. However, we did not see a reduction in Tat-induced RelA phosphorylation with ibudilast pre-treatment. Other possibilities for NF-κB inhibition in the nucleus include additional post-translational modifications, such as acetylation or ubiquitination, dimer exchange, or interactions with nuclear proteins such as the transcriptional coactivator and acetyltransferase, p300. Given the complexity of the regulation of NF-κB activity, it is not surprising that ibudilast's inhibition of NF-κB signaling appears to involve a post-translational modification of NF-κB, following normal mobilization of these molecules into the nucleus. Ibudilast could also potentially be inhibiting the DNA binding activity of NF-κB, as has been reported with the type 3 PDE inhibitor, cilostazol 
. The precise mechanism of ibudilast's action on NF-κB transcriptional activity is currently under investigation in our laboratory.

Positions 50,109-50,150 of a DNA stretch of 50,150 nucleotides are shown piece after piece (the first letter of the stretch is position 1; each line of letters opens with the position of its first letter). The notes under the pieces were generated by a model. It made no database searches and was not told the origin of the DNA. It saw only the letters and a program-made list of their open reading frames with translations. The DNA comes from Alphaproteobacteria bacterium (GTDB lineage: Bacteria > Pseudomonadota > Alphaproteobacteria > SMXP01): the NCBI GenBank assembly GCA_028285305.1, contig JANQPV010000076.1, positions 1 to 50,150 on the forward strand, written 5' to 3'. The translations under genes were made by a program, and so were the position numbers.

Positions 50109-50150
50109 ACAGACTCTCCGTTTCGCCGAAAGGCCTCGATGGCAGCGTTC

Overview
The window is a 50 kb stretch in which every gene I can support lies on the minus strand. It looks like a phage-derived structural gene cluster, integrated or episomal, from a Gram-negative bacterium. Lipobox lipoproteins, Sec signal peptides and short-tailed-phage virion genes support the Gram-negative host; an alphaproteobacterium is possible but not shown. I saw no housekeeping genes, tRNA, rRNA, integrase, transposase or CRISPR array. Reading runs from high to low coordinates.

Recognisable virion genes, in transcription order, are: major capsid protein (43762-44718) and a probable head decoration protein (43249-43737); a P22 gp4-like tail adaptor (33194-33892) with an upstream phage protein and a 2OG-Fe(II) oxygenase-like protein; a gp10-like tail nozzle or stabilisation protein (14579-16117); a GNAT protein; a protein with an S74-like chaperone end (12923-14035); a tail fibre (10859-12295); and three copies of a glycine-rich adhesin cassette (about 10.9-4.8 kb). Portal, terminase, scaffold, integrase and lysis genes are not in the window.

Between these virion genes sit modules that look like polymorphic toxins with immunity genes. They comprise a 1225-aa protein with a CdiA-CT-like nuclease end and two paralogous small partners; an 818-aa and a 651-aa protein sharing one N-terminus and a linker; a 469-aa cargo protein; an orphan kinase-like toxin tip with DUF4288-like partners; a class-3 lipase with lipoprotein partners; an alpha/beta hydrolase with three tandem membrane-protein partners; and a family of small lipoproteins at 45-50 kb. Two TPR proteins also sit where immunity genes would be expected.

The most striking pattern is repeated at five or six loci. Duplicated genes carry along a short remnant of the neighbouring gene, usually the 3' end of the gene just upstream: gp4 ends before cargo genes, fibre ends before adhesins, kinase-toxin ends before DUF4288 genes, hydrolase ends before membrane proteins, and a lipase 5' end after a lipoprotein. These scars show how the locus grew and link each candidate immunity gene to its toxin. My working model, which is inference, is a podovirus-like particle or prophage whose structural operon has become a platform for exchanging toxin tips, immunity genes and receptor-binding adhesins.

In addition, there are hundreds of NF-κB inhibitors, all of which have greatly contributed to NF-κB research, but have limited clinical applications because of considerable toxicity to healthy cells, as NF-κB signaling is intricately involved in multiple cellular processes 
. Considering the multiple functions of NF-κB signaling, specifically in the CNS 
, drugs such as ibudilast, with only partial inhibition of NF-κB in the context of HIV-1 in the CNS, could be beneficial.
Based on ibudilast's history of use in patients, this drug deserves further study as an anti-inflammatory agent in the context of HIV-1-induced neuroinflammation. Recent studies have shown that combinations of PDE inhibitors can synergistically suppress TNFα production by microglia at much lower concentrations than any single PDE inhibitor alone 
. This could circumvent the problem of low patient plasma concentrations encountered with pentoxifylline treatment. It is also important to emphasize the tolerability of ibudilast in patients, as only mild gastrointestinal side effects, such as nausea and diarrhea, have been reported